The study is a window to how genetic differences influence behavior and how the environment influences genetic change by favoring individuals with certain traits, said lead author Howard W. Fescemyer. The new study found significant physiological differences that may account for the more adventuresome behavior of certain of the females.
The work is important because human activity is disrupting many animal habitats, forcing more and more species to do what the fritillary has long done in its naturally fragmented environment. Scientists want to know how this fragmentation influences a species' evolution.
"We may be selecting for genes that enhance the dispersal or migratory capability of animals when we fragment the landscape," Fescemyer said. The animals best able to migrate are more likely to survive and reproduce. "What we learn could apply to any organism that has to move to find food," he added
Åland Islands are natural laboratory
The study, "Population history-dependent reproductive physiology in a butterfly metapopulation," will be presented on Oct. 10 at Comparative Physiology 2006: Integrating Diversity, Oct. 8-11, Virginia Beach, Virginia. Howard W. Fescemyer and James H. Marden of Pennsylvania State University, Ilkka Hanski of the University of Helsinki and A. Daniel Jones of Michigan State University carried out the study. Marden was the senior researcher.
The researchers studied the Glanville fritillary butterfly (Melitaea cinxia) on the Åland Islands of Finland, located between Finland and Sweden in the Baltic Sea. The research team was composed of a population biologist, molecular biologist, phy siologist and chemist. The study built on the work of Hanski who has recorded changes in the butterfly population on the islands for years.
It's in the genes
The fritillary live in distinct patches -- rocky outcroppings containing plants that serve as food and provide a hospitable home for the butterfly larvae to spend the winter. There are about 4,000 such patches on the Ålands, with about 500 patches occupied in a given season, Hanski has found. Some of the patches are farther apart than most individual butterflies can migrate, Fescemyer said.
Each year, new populations begin in some patches while others go extinct because of parasites, disease and the disappearance of plants that serve as food and shelter. Populations established on an isolated patch may require a good flier to reach a new patch to start a new population.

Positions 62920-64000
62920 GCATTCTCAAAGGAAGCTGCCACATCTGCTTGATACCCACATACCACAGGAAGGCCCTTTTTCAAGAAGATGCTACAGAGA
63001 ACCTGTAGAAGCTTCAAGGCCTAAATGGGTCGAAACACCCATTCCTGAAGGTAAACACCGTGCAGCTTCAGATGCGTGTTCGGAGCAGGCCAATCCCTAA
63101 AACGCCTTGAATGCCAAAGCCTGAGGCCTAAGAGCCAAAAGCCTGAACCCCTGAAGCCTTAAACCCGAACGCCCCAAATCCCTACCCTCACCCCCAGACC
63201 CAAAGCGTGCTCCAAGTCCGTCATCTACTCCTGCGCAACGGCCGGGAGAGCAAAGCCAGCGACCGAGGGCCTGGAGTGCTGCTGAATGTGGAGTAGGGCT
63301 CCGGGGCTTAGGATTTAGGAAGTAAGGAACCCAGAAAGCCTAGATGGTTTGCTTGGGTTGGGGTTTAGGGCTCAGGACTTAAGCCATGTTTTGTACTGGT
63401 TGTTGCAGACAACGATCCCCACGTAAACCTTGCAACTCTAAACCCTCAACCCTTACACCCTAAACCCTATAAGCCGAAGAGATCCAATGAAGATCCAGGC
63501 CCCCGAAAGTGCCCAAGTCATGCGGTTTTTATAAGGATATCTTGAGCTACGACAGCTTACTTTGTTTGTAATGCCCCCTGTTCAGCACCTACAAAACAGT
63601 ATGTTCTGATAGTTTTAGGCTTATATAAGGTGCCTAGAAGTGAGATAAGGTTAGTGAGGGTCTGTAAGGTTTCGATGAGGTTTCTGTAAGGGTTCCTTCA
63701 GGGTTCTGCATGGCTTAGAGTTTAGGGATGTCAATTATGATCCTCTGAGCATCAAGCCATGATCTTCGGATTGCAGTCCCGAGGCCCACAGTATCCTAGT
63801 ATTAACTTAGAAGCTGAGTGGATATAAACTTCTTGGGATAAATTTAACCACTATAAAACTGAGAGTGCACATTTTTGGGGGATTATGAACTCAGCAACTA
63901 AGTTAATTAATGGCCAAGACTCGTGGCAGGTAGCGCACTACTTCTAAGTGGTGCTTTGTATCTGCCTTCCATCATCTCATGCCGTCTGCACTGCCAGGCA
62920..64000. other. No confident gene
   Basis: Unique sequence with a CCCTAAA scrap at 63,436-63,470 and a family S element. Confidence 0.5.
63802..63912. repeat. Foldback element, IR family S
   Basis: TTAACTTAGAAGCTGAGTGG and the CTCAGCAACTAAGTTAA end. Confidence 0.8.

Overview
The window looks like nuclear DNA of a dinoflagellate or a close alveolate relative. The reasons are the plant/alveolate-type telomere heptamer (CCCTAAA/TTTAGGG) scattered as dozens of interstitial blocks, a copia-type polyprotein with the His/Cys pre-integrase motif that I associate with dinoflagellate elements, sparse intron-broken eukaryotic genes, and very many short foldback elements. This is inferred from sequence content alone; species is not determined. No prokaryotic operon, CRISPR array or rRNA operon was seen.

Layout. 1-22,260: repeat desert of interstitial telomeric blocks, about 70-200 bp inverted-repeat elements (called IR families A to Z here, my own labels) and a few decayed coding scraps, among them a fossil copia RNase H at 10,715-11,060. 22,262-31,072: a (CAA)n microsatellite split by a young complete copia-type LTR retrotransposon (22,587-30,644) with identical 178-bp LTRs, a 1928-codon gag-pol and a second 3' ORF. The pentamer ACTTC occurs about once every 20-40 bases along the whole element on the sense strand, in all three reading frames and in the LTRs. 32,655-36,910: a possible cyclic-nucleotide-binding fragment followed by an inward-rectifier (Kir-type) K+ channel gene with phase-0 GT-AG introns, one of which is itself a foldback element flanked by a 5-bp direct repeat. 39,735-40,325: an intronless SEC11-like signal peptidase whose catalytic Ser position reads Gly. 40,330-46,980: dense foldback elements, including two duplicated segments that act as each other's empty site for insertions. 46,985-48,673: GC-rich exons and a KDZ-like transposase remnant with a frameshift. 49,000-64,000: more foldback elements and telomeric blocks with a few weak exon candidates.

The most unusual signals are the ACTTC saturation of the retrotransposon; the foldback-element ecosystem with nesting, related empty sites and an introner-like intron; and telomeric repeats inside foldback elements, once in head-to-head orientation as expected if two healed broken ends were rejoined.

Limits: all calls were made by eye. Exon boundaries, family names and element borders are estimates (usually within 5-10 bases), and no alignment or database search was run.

Flight capability varies quite a lot among females, who carry the eggs and establish new populations. For those reasons, natural selection on flight and reproductive capability acts primarily on the females.
Travelers reproduce more quickly
This study examined whether there is a difference in physiology between the females in the newly established populations and females in the older populations. The researchers found out there are.
The study looked at seven patches which had not been colonized the year before and six old populations, Fescemyer said. Hanski's group collected larvae from the seven new patches and reared them on host plants in the laboratory, where they moved to the pupae stage.
Fescemyer recorded when the pupa emerged to become butterflies and periodically collected individual butterflies to determine the number of mature eggs they carried.
"The females from the new patches develop very quickly," Fescemyer said. They developed mature eggs sooner (three days after emerging from the pupa) which could enable them to mate and lay eggs soone r. Females from older populations took an additional day to mature their eggs.
What's in a day? A lot. The butterflies live between two and three weeks after emerging from the pupa, so they have to produce eggs quickly. In the fragile world of a butterfly, a day can make all the difference between reproducing and not.
The physiological difference
The researchers delved into what was behind these differences in egg production and development. They obtained blood samples from butterflies from old populations and new populations. Compared to females in the established patches, the females in these newly colonized patches had more
Juvenile hormone appears to be a key. It plays an important role in regulating egg and larval development and also regulates reproduction, particularly egg maturation, in adults, Fescemyer said. Vitellogenin is the protein precursor to egg yolk, which the embryo uses for food. Total protein is the most important nutrient for egg maturation, he said.
Adds to previous study
Previous studies had found other physiological differences between these more robust butterflies and their status quo sisters and brothers. They found that individuals that established new populations mate sooner, lay more eggs and have a different form of an enzyme important to flying, phosphoglucose isomerase. They also found they have a higher metabolic rate.
Future research will try to further uncover more physiological and molecular differences that account for the differences in reproduction and in flight, Fescemyer said. The researchers also hope to see what part host plant nutrition plays in these differences.